If anything, this habit of reifying and playing generations against each other is even more absurd than our habit of building walls around races and playing them against each other (a favorite theme on the Right during the Civil Rights era that has now become a favorite theme on the Left in the woke era*). Race, at least, is not as imaginary as the generational categories. Except in tightly localized areas, like elevated risk of certain diseases, race is virtually meaningless as a biological concept. But it is not as meaningless as the generational constructs. African-Americans, e.g., have suffered historical conditions as a group that leave them, not universally but in the aggregate, with a set of legitimate shared concerns in today’s body politic. But playing off the races against one another is no way forward. The idea of race as something that can be circumscribed with sharp lines and defended against all penetration by other groups is as imaginary as the generational constructs. Even “African-Americans,” despite the socially produced set of conditions that apply in the aggregate, is a porous term, genetically and culturally. Studies show that “58 percent of African Americans have at least 12.5% European ancestry (equivalent of one great-grandparent)” and “about 30% of self-identified White Americans have recent sub-Saharan African ancestry.” Even those without mixed blood have grown up with enormous cultural cross-fertilization, from music to movies to cooking and social life. Let’s celebrate the unique attributes of our different subcultures, but this pitting of one group against another is nonsense, and it has to stop. Things like wealth inequality and declining environmental resources are becoming too serious.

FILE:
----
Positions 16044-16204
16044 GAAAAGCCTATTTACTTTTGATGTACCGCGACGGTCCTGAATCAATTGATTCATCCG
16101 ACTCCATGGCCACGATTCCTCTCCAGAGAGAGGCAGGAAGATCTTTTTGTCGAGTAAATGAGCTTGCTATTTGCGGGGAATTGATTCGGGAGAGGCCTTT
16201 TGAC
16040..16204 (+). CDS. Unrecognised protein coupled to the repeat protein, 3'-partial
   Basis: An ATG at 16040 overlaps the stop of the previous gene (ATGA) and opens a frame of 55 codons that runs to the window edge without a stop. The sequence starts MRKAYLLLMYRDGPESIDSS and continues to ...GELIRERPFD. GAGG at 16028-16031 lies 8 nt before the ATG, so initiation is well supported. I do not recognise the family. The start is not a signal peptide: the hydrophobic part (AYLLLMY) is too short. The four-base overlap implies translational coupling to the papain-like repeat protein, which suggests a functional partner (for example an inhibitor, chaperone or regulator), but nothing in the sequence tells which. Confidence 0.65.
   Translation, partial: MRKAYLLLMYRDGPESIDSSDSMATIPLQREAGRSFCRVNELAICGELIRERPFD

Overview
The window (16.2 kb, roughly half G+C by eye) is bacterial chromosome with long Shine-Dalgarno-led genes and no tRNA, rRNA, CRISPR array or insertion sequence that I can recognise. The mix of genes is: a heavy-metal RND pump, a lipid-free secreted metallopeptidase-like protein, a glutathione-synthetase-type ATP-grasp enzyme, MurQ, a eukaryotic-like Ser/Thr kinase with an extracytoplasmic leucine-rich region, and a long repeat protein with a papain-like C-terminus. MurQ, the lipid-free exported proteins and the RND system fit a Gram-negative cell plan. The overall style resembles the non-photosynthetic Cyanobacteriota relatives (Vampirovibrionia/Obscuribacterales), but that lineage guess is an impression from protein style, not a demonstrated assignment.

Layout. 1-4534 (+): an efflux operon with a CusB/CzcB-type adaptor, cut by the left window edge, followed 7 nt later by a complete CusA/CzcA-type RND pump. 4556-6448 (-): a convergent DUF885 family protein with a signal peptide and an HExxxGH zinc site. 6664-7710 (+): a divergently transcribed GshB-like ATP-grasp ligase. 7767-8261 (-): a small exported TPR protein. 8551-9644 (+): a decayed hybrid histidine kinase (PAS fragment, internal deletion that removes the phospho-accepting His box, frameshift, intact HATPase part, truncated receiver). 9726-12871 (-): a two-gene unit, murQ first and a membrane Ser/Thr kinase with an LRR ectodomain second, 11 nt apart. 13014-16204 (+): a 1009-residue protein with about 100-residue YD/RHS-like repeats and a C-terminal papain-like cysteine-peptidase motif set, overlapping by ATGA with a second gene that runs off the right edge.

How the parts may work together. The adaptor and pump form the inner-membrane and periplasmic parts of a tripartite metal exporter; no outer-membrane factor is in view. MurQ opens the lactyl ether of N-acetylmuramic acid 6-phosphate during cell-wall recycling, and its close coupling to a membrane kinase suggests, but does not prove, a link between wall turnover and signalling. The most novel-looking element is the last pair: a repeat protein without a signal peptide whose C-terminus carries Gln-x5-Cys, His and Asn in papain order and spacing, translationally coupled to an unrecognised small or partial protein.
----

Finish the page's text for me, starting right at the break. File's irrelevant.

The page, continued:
Bottom line: We have enough categories dividing us without inventing imaginary ones. Yes, let’s fight for a more equitable society and a more sustainable environment, but not by building walls around imaginary groups. We need to leave that way of thinking behind, whether it’s coming from Trump conservatives or woke progressives. Let’s rather bust all the walls and windows and open ourselves to the great multicultural carnival, all working together, celebrating each other across our demographic lines – that could be our future if we just turn the dial on how we think. And we can start with throwing out the stupid faux conflict between invented generational tags.